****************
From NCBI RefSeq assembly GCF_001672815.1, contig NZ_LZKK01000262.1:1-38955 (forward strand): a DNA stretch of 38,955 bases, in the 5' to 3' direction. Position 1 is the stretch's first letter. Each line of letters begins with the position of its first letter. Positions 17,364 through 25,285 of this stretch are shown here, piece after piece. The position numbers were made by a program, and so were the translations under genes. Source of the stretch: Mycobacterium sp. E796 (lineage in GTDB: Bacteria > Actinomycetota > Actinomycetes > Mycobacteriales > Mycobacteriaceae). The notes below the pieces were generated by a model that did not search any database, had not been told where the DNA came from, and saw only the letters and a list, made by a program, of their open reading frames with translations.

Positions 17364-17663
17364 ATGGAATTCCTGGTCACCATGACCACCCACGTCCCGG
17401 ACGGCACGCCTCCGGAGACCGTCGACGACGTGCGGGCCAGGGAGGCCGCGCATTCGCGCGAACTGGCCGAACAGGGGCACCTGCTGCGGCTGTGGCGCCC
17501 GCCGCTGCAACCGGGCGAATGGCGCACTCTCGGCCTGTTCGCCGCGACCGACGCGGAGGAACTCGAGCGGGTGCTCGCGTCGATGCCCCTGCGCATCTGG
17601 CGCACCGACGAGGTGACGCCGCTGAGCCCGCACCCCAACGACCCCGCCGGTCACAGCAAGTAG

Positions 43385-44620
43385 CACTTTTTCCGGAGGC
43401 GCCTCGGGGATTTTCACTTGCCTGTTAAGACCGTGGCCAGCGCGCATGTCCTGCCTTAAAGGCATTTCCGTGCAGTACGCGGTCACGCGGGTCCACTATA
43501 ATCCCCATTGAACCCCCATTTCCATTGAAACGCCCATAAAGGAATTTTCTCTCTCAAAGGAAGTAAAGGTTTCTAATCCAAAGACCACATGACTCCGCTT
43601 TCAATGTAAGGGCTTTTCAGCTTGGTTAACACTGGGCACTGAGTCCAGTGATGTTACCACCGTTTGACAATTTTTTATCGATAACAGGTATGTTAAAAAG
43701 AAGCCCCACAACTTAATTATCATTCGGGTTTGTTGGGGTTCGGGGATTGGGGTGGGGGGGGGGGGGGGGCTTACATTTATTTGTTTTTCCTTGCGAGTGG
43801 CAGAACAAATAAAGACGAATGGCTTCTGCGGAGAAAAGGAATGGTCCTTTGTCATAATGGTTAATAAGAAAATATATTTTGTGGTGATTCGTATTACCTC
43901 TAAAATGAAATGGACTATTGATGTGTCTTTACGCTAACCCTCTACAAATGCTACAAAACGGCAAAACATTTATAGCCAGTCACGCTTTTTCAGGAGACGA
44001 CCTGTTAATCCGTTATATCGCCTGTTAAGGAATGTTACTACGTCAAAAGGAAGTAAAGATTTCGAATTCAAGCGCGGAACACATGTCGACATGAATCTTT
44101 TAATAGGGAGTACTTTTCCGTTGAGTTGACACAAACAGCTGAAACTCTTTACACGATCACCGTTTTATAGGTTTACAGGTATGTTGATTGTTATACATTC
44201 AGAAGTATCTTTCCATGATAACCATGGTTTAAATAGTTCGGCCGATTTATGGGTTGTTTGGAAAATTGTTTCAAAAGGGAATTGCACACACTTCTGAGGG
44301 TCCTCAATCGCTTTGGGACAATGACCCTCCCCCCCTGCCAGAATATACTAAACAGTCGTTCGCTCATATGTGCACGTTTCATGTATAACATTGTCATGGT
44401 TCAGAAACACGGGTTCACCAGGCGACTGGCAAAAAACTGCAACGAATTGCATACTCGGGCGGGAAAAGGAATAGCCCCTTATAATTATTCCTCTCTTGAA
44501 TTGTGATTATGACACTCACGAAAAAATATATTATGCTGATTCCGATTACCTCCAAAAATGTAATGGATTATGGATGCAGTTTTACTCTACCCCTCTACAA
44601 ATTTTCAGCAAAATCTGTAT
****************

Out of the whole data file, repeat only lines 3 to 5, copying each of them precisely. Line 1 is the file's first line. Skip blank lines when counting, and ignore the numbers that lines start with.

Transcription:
17364 ATGGAATTCCTGGTCACCATGACCACCCACGTCCCGG
17401 ACGGCACGCCTCCGGAGACCGTCGACGACGTGCGGGCCAGGGAGGCCGCGCATTCGCGCGAACTGGCCGAACAGGGGCACCTGCTGCGGCTGTGGCGCCC
17501 GCCGCTGCAACCGGGCGAATGGCGCACTCTCGGCCTGTTCGCCGCGACCGACGCGGAGGAACTCGAGCGGGTGCTCGCGTCGATGCCCCTGCGCATCTGG